I Found My Horn

Jonathan Guy Lewis and Jasper Rees, adapted from the book by Jasper Rees
Tristan Bates Theatre

Publicity photo

What have you got lying forgotten in the attic? Jasper Rees had sixteen-feet of brass tubing: an old French Horn that he had tried to learn to play and given up on in his youth. A failed marriage, unsatisfactory life and 26-years later he was sitting in his car, having driven his two sons back to their mother's, when he heard a familiar piece of classical music on the radio, a piece with a horn, so he dug it out and went to play it - and decided to master it after all. Having already turned that experience into a successful book, now, with Jonathan Guy Lewis, he has turned it into a play, in which Lewis also plays him.

There is a subtext here about working at anything that requires commitment and dedication - marriage, life - and not giving up, but what we get is 75 minutes that charts that experience of learning to play the horn again.

It begins with a striking opening image, and with panic, and takes us on a considerable journey that is often very funny and also at times very moving. Lewis as Rees, aided admittedly by a little help from Gustav Mahler, had tears welling in my eyes as well as his. This may be a small studio theatre but Lewis is no mumbling miniaturist. This is a full-blooded performance that encompasses a whole range of characters from a school music teacher like a stretched tendon (well, he was called Mr Cartilage) to a group of characters at a Horn Training Camp that Rees attends in Minnesota, who range from an hilarious Capote-like musician to a warm bear of a man, and in particular a world-famous German horn player who has suffered a stroke but is a brilliant dogmatic teacher (and a carefully judged performance). Lewis plays them all and, back in Britain, a rich-voiced, life-affirming north-country officer of the British Horn Society who encourages him to continue and gives him an opportunity to challenge himself with a public performance of Mozart's 3rd Horn Concerto. All great stuff: against them Jasper Rees himself seems very much the ordinary little man -- which makes the presentation of his struggle all the more effective.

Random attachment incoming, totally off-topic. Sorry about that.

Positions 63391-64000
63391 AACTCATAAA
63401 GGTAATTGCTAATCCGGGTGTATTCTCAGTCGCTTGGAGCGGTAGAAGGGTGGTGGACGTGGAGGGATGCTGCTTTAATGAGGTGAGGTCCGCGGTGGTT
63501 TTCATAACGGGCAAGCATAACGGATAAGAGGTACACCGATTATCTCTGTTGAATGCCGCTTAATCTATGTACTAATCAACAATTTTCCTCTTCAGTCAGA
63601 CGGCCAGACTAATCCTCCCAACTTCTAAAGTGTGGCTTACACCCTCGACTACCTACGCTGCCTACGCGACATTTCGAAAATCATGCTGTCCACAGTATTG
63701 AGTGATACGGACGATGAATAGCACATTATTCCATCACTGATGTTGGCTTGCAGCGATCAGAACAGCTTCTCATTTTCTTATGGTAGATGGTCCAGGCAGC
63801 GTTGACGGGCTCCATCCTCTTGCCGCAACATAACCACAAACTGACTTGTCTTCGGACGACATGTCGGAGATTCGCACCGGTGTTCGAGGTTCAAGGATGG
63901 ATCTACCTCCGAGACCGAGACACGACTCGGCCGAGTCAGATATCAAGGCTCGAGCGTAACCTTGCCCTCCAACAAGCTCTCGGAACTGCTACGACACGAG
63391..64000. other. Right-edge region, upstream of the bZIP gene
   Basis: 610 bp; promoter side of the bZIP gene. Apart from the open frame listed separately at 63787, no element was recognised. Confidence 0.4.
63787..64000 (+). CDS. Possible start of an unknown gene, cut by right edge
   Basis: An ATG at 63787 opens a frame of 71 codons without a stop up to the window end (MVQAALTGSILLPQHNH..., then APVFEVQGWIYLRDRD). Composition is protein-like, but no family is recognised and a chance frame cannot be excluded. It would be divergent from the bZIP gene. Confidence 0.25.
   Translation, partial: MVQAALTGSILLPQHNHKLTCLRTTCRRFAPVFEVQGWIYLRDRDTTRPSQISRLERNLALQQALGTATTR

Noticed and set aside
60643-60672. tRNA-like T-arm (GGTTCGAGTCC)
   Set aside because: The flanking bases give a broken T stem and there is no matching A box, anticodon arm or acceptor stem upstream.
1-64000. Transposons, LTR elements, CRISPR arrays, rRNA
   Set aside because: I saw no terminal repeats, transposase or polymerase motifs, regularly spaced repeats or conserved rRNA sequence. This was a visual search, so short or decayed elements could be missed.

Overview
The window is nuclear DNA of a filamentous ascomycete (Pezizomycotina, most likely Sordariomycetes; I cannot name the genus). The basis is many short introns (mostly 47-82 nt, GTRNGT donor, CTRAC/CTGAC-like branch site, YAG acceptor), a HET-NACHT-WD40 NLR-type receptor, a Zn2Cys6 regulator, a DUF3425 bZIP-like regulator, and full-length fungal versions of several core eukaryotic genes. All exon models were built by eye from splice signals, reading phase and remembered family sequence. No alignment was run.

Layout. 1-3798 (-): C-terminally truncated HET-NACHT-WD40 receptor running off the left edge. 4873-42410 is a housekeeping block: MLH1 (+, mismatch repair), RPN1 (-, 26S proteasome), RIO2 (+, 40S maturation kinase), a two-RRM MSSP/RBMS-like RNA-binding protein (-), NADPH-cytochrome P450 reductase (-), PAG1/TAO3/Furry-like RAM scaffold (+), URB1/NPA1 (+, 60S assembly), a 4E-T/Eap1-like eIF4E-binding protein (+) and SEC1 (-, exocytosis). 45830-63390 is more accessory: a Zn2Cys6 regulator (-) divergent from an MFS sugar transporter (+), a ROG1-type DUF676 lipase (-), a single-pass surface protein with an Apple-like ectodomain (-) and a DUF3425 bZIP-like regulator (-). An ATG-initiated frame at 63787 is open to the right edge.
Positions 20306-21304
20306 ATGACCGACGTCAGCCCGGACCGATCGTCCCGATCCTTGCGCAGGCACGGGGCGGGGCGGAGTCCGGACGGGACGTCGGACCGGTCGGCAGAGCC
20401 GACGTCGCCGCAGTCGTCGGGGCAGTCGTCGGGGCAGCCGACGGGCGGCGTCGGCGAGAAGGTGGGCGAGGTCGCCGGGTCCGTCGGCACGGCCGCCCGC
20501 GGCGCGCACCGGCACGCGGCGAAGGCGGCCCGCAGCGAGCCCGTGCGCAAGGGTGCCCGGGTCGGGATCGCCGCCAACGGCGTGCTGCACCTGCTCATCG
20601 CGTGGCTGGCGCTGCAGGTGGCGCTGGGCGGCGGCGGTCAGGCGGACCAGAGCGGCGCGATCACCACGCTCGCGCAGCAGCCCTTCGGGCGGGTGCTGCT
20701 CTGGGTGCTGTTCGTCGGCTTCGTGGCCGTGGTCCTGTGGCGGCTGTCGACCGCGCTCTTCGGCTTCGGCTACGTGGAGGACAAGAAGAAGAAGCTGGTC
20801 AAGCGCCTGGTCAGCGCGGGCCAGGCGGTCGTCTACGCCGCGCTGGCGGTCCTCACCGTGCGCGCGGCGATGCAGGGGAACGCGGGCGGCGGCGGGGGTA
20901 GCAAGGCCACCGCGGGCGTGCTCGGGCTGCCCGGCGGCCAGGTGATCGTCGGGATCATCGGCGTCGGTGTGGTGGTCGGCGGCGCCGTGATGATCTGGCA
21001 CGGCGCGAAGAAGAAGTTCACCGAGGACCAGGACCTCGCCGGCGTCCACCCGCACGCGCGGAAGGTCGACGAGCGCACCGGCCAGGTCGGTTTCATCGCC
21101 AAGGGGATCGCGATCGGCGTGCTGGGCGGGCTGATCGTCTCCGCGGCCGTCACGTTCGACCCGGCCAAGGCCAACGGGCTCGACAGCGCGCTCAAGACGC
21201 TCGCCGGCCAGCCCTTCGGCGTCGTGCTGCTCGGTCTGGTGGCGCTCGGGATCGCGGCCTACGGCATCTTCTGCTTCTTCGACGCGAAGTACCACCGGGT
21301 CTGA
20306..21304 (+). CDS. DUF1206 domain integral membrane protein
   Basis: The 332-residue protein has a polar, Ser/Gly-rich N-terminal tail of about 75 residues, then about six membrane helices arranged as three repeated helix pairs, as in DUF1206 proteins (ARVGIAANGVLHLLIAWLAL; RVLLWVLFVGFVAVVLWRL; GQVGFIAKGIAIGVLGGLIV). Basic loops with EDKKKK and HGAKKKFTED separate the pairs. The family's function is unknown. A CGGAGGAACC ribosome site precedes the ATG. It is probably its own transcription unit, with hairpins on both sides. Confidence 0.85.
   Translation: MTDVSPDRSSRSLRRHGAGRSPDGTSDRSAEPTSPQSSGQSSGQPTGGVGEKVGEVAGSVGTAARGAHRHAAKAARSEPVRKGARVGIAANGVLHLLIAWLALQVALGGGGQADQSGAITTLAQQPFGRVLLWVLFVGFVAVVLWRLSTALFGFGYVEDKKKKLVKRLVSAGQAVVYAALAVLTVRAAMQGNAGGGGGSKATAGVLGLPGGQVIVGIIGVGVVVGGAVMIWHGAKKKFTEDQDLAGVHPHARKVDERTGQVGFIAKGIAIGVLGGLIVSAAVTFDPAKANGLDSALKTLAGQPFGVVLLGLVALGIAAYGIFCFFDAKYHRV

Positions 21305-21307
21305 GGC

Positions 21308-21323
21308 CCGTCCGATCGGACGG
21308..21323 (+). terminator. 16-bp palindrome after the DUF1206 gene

Lewis has the audience in his hands, so much so that he can take out several moments to change his clothes in near blackout without losing its concentration - though again he has some snatches of great music to help him.

The contribution of director Harry Burton is nowhere obviously apparent (which I mean as the highest compliment): its effects and transitions, however contrived in fact, seem natural, and the show has been tactfully and meticulously lit by Jeremy Coney, but the success is ultimately due to Lewis's performance.

Continues until 20th December 2008

Reviewer: Howard Loxton

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